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J Surg Res. 1999 Jun 15;84(2):150-6.

Adenovirus-mediated gene transfer in the midgestation fetal mouse.

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Department of Surgery, University of California at San Francisco, San Francisco, California, 94143, USA.



The development of strategies for gene transfer in utero will make possible the amelioration, and eventually the cure, of genetic diseases associated with pre- and postnatal morbidity and mortality. We have developed a murine model for in utero, intrahepatic, adenovirus-mediated gene transfer in Day 15 fetuses and compared the level and distribution of luciferase reporter gene expression in newborns with those observed in adult animals injected intravenously.


CD-1 fetuses underwent intrahepatic injection on Day 15 of gestation with 1 x 10(7) particle-forming units (PFU) of an E1- and E3-deleted recombinant adenovirus containing the luciferase reporter gene or with normal saline. At birth, pups were euthanized, and the brain, heart, intestine, liver, lungs, and spleen harvested and analyzed for luciferase activity.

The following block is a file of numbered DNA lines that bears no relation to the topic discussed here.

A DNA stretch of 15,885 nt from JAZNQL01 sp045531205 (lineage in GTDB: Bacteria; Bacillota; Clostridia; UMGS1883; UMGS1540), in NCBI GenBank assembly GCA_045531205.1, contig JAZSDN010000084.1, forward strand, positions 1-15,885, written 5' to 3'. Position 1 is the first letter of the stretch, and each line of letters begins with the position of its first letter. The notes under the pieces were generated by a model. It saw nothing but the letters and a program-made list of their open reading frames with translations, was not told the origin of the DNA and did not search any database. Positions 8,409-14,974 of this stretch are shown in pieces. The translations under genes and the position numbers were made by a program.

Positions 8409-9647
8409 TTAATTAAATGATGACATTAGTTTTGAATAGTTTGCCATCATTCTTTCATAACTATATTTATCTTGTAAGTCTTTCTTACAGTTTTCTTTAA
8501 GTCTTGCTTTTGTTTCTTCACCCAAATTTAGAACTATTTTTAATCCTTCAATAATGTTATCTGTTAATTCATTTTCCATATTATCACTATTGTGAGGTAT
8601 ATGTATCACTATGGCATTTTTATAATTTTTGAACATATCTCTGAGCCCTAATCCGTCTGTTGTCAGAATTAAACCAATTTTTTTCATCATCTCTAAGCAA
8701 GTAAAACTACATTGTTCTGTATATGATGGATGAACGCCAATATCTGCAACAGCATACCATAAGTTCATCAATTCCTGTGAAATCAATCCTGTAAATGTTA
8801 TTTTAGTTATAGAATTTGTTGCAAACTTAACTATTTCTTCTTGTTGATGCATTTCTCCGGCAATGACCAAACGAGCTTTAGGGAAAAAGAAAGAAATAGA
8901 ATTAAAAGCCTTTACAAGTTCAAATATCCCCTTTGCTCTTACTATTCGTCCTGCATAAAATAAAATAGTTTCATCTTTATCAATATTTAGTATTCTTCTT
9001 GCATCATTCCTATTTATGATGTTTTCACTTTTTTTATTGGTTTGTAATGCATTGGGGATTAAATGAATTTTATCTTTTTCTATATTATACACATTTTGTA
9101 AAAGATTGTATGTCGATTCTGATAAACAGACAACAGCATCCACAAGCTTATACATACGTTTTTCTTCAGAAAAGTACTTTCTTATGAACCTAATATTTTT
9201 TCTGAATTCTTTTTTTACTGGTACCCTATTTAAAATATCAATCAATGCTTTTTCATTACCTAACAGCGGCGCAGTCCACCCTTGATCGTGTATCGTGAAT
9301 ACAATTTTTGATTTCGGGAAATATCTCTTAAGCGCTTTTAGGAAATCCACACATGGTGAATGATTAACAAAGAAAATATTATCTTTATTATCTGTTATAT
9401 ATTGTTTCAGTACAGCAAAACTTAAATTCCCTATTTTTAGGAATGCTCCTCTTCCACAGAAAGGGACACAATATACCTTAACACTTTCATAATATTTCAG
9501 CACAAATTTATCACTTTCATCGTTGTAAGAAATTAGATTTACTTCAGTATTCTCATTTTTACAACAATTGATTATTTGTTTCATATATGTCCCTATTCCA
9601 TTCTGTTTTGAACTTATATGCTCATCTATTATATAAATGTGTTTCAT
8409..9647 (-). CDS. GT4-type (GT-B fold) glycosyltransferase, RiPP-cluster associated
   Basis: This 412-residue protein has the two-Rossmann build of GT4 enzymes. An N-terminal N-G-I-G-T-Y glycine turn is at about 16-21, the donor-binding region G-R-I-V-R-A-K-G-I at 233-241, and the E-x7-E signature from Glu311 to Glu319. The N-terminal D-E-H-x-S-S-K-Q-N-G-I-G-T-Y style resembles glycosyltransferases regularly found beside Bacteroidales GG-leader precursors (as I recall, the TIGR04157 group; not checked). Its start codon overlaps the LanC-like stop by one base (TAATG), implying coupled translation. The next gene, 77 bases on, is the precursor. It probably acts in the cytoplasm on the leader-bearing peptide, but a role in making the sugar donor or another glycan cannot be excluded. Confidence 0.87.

Two adenovirus-injected litters proceeded to term and one female aborted. Tissues from 10 newborn mice in the experimental group and 5 newborns in the control group were analyzed; tissues from the remaining newborns were reserved for other studies. High-level luciferase expression was detected in all adenovirus-injected newborn livers. Lower levels of luciferase activity were detected in distant organs. Hepatic toxicity as determined by serum transaminase elevations was observed in adult, but not in newborn mice previously injected with the adeno-luciferase virus.


In utero intrahepatic gene delivery with adenoviral vectors in the developing murine fetus is feasible and produces high-level gene expression. These studies suggest that viral and nonviral gene delivery vectors may be useful in the development of future approaches to prenatal treatment of genetic disorders.

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